Wrath of the Scheduling Gods, part III: I had a reading at 9:00 a.m. on Monday.
Let me say that again: 9:00 a.m. On Monday.
If there’s a worse time slot for a panel, I defy you to name it. Last day of the con, with many people going home, and those who remain worn out from the long weekend. Yeah. Perfect. Fear the scheduling gods.
That said, there was a decent turnout, certainly better than I had expected–which is to say, the room wasn’t empty.
I shared my reading slot with Michael Skeet and Richard Chwedyk, who both read excerpts from longer works. I went last, and had about 15 minutes, at best. The good news was that I had chosen my material wisely, opting for "Fuel," which was just short enough. And it seemed to go over well, garnering reactions in the right spots and a generous round of applause at the end.
Who knew that the Monday 9:00 a.m. crowd could be so enthusiastic?
That was my last official programming item for the con, but I stopped at a panel on spirituality and writing. This wouldn’t normally be my thing, but John Pitts was on it, and we had hung out a fair amount over the weekend. Everyone ended up doing a little writing exercise, using Tarot cards to kick-start the creative process. Was kinda cool, actually.
The afternoon was one of many partings. The last day of a con is always sad for me: the party’s almost over, and we all have to go back to the (vastly overrated) Real World soon. How unutterably depressing. I went to the George R.R. Martin reading (a huge fan of his books, me), and that helped relieve the sting a bit. I ran into fellow Codexian Tom Crosshill outside of closing ceremonies, and together we went on a little walking tour of Old Quebec before he had to catch a cab. It was the most I got to see of the city, as is usual with WorldCons. I got in a few good pix along the way.
I figured I would be in for an early night. I was tired, and I had to get up pretty early the next morning. I should have known better.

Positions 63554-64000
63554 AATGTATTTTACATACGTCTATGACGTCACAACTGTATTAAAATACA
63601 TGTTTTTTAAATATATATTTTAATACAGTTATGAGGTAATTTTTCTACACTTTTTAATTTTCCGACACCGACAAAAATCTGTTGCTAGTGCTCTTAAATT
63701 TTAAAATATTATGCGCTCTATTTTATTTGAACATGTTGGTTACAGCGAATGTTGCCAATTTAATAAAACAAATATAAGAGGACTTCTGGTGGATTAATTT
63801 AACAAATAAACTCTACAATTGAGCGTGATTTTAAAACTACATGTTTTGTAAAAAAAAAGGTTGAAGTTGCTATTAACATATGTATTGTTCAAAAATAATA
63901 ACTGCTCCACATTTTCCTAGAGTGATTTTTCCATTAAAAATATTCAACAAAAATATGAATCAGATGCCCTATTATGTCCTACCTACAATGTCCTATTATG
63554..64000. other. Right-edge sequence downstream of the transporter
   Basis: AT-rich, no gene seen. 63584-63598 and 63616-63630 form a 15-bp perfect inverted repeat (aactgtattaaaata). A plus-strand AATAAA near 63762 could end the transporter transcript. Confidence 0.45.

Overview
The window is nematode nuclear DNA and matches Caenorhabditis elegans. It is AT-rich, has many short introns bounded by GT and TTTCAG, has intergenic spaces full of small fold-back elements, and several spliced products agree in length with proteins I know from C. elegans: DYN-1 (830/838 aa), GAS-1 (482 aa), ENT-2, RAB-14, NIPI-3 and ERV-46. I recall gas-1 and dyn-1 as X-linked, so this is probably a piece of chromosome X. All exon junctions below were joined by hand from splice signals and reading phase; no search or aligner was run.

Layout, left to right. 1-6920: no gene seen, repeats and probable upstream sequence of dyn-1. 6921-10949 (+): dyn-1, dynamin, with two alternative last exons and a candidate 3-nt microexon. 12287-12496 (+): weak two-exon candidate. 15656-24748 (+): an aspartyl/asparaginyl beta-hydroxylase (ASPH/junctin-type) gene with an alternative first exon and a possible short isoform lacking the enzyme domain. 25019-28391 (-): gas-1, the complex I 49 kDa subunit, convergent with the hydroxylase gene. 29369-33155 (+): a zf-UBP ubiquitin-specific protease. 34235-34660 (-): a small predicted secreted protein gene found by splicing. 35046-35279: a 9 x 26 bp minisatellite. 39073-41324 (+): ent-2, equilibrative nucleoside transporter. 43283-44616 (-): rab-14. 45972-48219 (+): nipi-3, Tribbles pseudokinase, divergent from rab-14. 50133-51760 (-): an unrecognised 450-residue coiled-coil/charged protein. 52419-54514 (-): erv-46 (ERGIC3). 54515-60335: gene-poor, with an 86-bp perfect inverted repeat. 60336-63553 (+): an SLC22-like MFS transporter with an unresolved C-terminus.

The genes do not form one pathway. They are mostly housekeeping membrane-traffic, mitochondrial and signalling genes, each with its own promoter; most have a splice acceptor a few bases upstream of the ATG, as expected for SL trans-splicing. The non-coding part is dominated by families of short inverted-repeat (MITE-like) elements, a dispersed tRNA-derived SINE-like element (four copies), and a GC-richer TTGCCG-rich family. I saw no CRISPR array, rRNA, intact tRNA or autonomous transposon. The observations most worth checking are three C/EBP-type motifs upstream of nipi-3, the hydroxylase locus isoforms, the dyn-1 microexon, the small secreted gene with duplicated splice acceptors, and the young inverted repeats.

At the Dead Dog party, I ran into Paolo Bacigalupi again; talk about coming full circle. After a pleasant chat with Scott Edelman, a group of us headed toward the Intercontinental to rendezvous with Liz Gorensky, Rob Bland, John Joseph Adams, Amelia Beamer, and raft of others whose names I didn’t catch. They had a hankering for chocolate mousse, and had heard tell of a place nearby where the chocolate mousse was to die for, or something like that. So off we went into the streets of Montreal in search of it, lateness of the hour be damned. Unfortunately, all we had was an address, not a name. After a few blocks, it became increasingly clear that the address existed only in a GPS. The Real World stubbornly persisted in not having it. See what I mean by overrated?
Undaunted, we pressed on. It became a quest. Chocolate mousse is, after all, chocolate mousse.
Liz forged ahead, and eventually came across a pizza place that promised to serve the desired dessert. Their chocolate mousse was actually chocolate cake with mousse filling. And ain’t that just like a quest? When you finally obtain what you were searching for, you discover that it’s not quite what you thought it would be. Anyway, we declared the quest achieved, and sat to enjoy our hard-won prize.
It was the last great adventure of WorldCon 2009, at least for me. I headed back to the hotel and went to bed. A cab whisked me to the airport the next morning, and by late afternoon Tuesday, I was home.
And as I come to the end of this little travelogue, I realize that I’ve left out a bunch of stuff, omitted many names. If I’ve neglected to mention you in these ramblings, I apologize. There was just that much going on.
Anyway, that was my WorldCon. Next year’s is in Melbourne. Oh, how I would love to be there. If I can work out the funding, it’ll happen. Until then, au revoir.